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Thread: Argotect Tips..

  1. #1
    Join Date
    Aug 2010
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    Default Argotect Tips..

    Hi,
    Just recieved my shiney new tub of argotect today from cooksons.
    Before I got jumping in there, does anyone have any tips for using it, which they may have discovered?
    Having the worst trouble with firestain - keeping soldering as fast as poss, not overheating etc.. so hoping the argotect will help!

  2. #2
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    Default

    I'm not sure argotect is going to be the only answer for with firescale problems. The right flux is more likely to be of use there. What sort of things are you having problems with?
    Last edited by mizgeorge; 17-08-2010 at 08:13 PM.

  3. #3
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    Really?! Thats what it says on the tin - I want my money back!! just kidding!
    Im using regular borax flux, and getting horrible firestain patches - generally in the most awkward places, so its realy hard to sand & polish out. I had to oxidise the last batch I did, as I just couldnt afford to spend any more time trying to remove it!

    How does the tippex work? That sounds very interesting.. Do tell me more!

  4. #4
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    Default

    Sorry, I'm mixing up my products here - I was thinking of technoflux rather than argotect there!

    I tend to use magic boric (fondly known as magic boris) for anything where I'm worried about awkward firescale, it works better for me than most other preps, even better than the expensive ceramic sprays because it's so much easier to use. Otherwise, I tend to stick to auflux.

  5. #5
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    Default

    Aww, I like that name

    So do you flux the whole piece, not just the area that is being soldered?

    I have heard a few people do this, but we were always taught at college that you only flux the join.

    I have a bottle of auflux too, but dont use it often -perhaps I should!

    Thanks for the help - Very nice site too by the way - you must have alot of patience with the chainmaiile, but worth it, it is lovely!

  6. #6
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    Default

    Well, I suppose I'll have my say even though the members will have heard it before.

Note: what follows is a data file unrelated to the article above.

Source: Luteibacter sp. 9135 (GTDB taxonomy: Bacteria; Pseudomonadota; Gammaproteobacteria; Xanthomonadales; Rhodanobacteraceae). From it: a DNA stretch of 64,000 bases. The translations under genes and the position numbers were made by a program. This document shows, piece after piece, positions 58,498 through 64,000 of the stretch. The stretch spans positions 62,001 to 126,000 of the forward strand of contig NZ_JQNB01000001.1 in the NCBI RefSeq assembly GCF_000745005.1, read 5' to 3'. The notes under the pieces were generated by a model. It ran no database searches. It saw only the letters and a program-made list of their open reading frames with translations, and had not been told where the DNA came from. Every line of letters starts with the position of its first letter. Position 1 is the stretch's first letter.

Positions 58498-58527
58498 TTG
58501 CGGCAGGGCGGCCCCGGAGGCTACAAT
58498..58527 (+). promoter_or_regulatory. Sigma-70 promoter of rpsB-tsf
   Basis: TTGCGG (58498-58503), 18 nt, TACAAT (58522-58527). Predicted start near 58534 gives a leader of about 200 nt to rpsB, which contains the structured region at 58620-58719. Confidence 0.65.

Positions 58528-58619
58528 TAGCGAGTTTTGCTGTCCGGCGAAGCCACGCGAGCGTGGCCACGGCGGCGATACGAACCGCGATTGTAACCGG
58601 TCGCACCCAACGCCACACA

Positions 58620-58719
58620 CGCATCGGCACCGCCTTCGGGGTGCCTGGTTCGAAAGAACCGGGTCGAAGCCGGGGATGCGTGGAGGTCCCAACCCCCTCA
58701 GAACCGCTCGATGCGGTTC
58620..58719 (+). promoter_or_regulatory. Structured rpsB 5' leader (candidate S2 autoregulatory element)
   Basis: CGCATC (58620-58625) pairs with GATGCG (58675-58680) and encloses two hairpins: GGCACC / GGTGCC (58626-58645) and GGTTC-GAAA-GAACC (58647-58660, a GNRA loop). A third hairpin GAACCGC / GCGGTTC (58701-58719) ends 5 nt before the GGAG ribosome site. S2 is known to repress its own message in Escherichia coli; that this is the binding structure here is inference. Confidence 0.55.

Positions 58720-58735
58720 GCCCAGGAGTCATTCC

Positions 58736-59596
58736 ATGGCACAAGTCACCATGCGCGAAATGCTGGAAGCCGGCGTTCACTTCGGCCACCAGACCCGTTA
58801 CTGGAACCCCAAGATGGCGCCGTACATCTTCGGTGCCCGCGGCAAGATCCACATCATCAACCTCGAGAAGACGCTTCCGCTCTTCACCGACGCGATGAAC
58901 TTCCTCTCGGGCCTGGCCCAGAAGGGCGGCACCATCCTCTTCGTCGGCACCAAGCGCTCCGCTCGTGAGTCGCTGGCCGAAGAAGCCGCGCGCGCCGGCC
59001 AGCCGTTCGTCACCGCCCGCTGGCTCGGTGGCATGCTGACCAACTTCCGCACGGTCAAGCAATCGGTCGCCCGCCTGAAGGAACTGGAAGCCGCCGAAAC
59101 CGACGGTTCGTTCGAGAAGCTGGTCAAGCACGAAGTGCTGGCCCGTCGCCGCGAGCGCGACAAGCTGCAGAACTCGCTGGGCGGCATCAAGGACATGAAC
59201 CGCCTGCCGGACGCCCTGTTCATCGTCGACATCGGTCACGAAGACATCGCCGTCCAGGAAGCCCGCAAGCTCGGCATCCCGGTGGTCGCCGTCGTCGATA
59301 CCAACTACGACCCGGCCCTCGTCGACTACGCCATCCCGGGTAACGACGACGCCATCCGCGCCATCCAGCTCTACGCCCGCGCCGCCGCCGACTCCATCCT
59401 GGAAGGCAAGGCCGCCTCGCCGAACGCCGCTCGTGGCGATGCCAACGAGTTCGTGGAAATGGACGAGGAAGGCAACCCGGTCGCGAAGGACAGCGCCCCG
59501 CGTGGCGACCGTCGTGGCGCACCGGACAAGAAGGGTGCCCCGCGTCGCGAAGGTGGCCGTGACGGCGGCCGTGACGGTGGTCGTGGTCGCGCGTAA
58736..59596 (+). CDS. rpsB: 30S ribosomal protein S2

Firstly Argotec is a flux, so if you paint it everywhere the solder is liable to follow.
    Secondly it has a reputation for giving off toxic fumes when heated, so read the data sheet and ensure plenty of ventilation. That said, silversmiths use it routinely on larger work, where firescale would otherwise be inevitable.
    Thirdly, firescale which is hardly noticed on matt and satin finishes becomes increasingly visible the higher the polish, so if you can settle for a brushed finish the problem will vanish.
    Fourthly if you have the opportunity to use easy and extra easy solder, with easy flux, you can work at a lower temperature. For jewellery the difference in strength, or colour match is academic.
    Lots of members speak highly of magic boric, so take note. I use a home-made version consisting of boric acid crystals from the chemist, dissolved in meths, but only to keep my metal pristine when annealing, prior to rolling and texturing. I hope you can find a grain of help in this,
    Kind regards, Dennis.

  7. #7
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  8. #8
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    Question another argotect question

    The tub says, "mix with meths or Lissapol/Teepol. I can't abide the smell of meths but don't know where to buy the other stuff. They appear to be brand names but not available to the general public. Does anyone know what to buy that has these things in it? So far I have used Stardrops but I might get a better result with something else.
    Jane

  9. #9
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    Dear Jane,
    Argotect is used by silversmiths when making large items such as bowls and holloware which require large torches and much more heat than jewellery. I have read that when heated the fumes are toxic, so you need good ventilation. Teepol is a common detergent/antiseptic used around institutions, especially hospitals and is available on line.
    If you have read the thread above you will probably go for magic boris which many members swear by, or take alternative avoiding action.
    Kind regards, Dennis.

  10. #10
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    Default

    Thanks Dennis,
    raising smallish bowls and jugs is what I am doing. I practise on heavy copper which of course needs no protection, but the silver is just too expensive to take chances with.

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